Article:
Sado (茶道) and the Art of Tea

Sado (茶道) and the Art of Tea

September 25, 2019

 At Maple & Moon one of our favorite moments of each day is when we take the time to slow down and enjoy a cup of tea. For us, it is one of the most simple ways to reconnect to the present and focus on the moment. With each sip we take comfort in the now.

The tea ceremony plays a significant role in Japanese culture and is a key part of the Japanese lifestyle. Commonly referred to as chadō or sadō (“way of tea”) or cha-no-yu (“hot-water tea”), the ceremony is one of three classical arts of refinement and focuses on finding beauty in everyday routine. During each ceremony, matcha green tea is ritualistically prepared and served with traditional Japanese sweets or Kashi. The principles of Zen Buddhism are strongly rooted in chadō, with an emphasis on mindfulness and the idea that simple actions lead to the awakening of our spirits. 

Mastering the art of the tea ceremony is an exercise in discovering inner peace by elevating aspects of everyday life to a higher spiritual level. By creating a structured and peaceful environment and repeating certain actions, guests of a tea ceremony are able to reach a Zen-like state. A strong attention to detail allows participants to connect over a shared, intimate experience.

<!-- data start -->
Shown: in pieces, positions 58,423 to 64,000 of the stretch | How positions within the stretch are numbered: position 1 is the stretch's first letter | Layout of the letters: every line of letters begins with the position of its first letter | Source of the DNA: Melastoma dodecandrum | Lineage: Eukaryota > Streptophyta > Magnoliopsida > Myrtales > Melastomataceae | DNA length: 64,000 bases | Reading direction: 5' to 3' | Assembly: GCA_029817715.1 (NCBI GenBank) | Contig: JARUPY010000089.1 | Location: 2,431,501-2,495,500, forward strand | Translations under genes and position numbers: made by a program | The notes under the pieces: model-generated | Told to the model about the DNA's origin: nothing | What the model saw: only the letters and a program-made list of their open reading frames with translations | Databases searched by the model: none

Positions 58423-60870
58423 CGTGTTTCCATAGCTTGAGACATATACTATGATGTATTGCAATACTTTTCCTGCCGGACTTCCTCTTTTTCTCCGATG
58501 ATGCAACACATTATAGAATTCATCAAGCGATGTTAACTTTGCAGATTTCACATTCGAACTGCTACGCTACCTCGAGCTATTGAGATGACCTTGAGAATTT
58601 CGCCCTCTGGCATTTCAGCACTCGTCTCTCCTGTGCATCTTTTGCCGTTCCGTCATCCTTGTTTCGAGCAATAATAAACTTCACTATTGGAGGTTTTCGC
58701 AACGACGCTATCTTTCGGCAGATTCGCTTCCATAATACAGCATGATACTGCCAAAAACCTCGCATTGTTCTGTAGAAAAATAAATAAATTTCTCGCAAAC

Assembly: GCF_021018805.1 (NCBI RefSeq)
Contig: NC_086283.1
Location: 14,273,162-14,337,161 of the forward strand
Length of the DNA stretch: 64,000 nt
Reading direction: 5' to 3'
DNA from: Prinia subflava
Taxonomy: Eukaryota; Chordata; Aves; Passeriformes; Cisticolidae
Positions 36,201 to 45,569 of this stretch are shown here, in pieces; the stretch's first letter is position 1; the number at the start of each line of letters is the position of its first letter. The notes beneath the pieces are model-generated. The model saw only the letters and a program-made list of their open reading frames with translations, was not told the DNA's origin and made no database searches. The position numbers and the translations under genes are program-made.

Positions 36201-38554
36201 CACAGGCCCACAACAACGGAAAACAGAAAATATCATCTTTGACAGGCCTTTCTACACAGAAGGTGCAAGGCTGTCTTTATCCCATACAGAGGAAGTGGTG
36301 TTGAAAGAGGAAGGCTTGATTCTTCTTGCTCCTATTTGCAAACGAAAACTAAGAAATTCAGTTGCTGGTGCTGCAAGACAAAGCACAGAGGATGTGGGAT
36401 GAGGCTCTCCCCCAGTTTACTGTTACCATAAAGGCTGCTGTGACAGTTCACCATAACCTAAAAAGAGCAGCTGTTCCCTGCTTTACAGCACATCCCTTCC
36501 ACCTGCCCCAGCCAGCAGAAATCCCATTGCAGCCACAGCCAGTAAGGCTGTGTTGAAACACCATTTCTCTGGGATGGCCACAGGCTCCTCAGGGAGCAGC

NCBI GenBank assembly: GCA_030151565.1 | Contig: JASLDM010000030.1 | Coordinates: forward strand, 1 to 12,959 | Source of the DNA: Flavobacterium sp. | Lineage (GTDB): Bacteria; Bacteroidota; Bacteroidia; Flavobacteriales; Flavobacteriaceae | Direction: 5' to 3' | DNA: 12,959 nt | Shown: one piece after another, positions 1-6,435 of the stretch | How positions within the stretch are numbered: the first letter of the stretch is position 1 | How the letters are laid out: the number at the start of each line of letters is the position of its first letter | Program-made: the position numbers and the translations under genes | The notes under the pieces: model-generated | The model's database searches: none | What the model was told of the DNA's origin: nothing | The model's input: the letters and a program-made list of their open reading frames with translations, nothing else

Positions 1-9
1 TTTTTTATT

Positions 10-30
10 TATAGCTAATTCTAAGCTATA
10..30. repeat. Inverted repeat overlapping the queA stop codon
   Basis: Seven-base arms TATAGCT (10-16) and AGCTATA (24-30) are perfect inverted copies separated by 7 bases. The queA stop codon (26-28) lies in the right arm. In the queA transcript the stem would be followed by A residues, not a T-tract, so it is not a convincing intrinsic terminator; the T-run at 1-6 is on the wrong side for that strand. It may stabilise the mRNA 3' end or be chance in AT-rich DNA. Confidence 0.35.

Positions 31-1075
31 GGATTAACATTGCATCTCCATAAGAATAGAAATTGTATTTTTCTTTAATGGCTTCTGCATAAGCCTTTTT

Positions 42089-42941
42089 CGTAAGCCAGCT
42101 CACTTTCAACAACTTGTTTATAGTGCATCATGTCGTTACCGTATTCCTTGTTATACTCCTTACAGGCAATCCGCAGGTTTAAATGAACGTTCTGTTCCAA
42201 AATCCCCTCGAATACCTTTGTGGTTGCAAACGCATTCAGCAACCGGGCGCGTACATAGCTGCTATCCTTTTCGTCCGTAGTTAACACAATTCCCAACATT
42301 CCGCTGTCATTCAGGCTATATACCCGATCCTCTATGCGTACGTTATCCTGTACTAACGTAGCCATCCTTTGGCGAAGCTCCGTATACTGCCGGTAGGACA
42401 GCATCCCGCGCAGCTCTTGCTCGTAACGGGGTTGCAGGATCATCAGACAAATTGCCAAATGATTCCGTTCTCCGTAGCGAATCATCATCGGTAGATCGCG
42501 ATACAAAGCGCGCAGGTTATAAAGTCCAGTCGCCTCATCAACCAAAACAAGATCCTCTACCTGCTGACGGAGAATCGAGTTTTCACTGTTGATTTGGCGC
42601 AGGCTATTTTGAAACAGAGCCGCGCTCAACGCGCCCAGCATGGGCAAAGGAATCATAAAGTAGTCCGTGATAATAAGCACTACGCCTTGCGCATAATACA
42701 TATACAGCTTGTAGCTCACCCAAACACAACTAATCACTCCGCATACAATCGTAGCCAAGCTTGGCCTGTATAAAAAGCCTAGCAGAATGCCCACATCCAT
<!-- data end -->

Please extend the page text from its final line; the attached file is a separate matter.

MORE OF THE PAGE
The tea ceremony was borrowed from China 900 years ago after the value of tea was realized by Ch'an monks. After discovering tea is a great resource for staying awake during meditation, the monks began incorporating tea into Zen practice. The art of the creation and consumption of tea quickly became a staple of Japanese culture, with various tea masters teaching the practice to new generations. There are currently three main schools of the tea ceremony which are called the Sansenke.

The actual ceremony takes place in a tea house (cha-shitsu), which is a rustic and refined space. The room is small and features a hanging scroll and fireplace (ro) used for heating the tea kettle. A simple flower arrangement is commonly present. Chabana ("tea flowers") is the floral style most often associated with tea ceremonies. The key to chabana is simplicity, and it is not uncommon to use just a single blossom in the display. Tea ceremonies often exhibit the same ritualized practices. Before entering the room, guests will take off their shoes. Food will be served, and then the host will light a charcoal fire to heat water in a kettle and cleanse the tea tools. The host will mix the powdered matcha tea and water with a bamboo whisk. The tea is then placed in a single bowl, which guests pass around in accordance to the ritual. When guests are engaged in the ceremony, the ritual creates peace and clarity and allows for a profound intimacy with one’s inner self and the other participants. 




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